Later I gave it a try. A few years back I had an opportunity to write a little JS code and, son-of-a-gun, I liked it. It felt comfortable. Were it not for things like closures, it might even seem as straight-forward to write as BASIC and Fortran. Why did we move beyond procedural languages again? No, don’t answer, I’m not in the mood for that discussion.
In Java it might be
Dog myDog = new Dog();
In COS if Dog were delivered for use by us in programming, that would be
Set myDog = ##class(%SystemPackage.Dog).%New()
This is but a small hint at how funky characters are strewn throughout the language. Before I give any more of my two cents about COS, I better note that I am very happy working with InterSystems and with the people who work there. The MV, Zen (AJAX), SQL, and other teams have been very helpful. They hire very intelligent people, many with more patience than I will ever have. The MV implementation is solid, especially for being the newest major implementation of MultiValue. I’ll admit that I’m sucking up (hey, they know the answers to my questions and I’m gonna continue to need their help), but I am not exaggerating.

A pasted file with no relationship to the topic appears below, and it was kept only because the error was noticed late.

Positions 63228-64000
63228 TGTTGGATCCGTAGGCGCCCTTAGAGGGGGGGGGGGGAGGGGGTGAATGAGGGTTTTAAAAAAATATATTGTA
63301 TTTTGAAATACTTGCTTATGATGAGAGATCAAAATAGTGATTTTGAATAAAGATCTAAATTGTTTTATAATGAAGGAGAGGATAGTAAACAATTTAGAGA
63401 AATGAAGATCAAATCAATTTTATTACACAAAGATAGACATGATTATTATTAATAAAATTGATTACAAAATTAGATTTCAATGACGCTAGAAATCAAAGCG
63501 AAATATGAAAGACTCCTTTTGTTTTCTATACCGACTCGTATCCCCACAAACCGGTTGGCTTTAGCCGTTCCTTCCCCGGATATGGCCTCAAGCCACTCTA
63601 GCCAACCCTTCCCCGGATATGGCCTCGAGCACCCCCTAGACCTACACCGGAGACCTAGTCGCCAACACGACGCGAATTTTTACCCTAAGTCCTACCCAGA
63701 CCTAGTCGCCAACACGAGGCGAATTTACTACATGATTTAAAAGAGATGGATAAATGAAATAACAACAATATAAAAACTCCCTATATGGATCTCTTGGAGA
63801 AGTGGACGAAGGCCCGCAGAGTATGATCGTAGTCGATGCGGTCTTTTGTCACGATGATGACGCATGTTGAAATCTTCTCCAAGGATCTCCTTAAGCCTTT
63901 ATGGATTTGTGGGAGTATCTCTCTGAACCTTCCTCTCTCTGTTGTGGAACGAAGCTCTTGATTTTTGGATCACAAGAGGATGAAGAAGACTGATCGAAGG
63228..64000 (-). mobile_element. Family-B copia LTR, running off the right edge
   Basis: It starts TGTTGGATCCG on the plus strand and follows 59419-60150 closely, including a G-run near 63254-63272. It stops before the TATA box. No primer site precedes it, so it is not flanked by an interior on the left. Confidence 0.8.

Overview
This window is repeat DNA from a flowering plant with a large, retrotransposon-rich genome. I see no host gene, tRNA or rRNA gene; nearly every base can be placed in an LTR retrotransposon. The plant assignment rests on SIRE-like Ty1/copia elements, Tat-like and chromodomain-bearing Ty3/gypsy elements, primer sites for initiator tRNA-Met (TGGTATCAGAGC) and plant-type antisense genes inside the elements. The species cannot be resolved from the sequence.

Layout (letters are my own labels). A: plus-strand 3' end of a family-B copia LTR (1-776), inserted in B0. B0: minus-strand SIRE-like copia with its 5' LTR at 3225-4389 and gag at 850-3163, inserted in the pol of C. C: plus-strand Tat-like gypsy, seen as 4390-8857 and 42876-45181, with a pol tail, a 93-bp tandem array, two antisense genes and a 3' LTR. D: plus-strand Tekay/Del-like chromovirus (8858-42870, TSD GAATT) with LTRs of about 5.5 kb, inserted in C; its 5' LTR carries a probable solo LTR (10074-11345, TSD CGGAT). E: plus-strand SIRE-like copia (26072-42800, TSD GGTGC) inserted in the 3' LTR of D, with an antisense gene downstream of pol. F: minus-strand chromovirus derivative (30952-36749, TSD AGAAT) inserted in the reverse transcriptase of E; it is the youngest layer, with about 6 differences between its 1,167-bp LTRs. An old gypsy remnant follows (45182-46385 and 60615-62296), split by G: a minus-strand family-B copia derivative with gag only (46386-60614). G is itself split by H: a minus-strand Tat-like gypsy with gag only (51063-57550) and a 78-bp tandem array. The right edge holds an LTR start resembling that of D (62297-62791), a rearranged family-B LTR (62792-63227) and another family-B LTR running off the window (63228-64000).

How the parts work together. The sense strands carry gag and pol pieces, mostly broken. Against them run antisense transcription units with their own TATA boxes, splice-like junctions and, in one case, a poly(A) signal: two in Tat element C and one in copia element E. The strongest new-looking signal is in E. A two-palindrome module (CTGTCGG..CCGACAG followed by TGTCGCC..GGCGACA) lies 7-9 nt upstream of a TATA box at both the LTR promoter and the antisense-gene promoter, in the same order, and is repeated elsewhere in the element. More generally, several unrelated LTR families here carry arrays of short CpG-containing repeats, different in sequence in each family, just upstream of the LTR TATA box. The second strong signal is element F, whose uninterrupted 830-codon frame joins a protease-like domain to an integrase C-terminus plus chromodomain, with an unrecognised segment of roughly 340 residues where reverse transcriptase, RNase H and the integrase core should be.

Anywhere in Cache’ that a developer can write COS, we should be able to write MVBASIC instead, in theory. This has mostly panned out, except in some places in Zen, the AJAX framework, such as those where the code being written is a parameter value that must be written in COS. I didn’t want to have any COS in our source code, but there is a little bit at this point.
Well, shucks. I have been looking at COS code for more than a year now and I hate to say it, but I like it even less than I did when I started. It seems to be the reason why in Zen “everything compiles and nothing runs,” as one developer put it. It is also dog ugly (no offense to canines), with tons of non-alpha special characters to make the language far from Grace Hopper’s vision for computer languages, I suspect.
I’m guessing I should go for some immersion therapy and really try to learn it rather than sticking with my avoidance stance, but for now I’m putting “MUMPS skills” in the same category as great artistic skills–I’m not able to drum them up myself, so someday I might have to pay for them.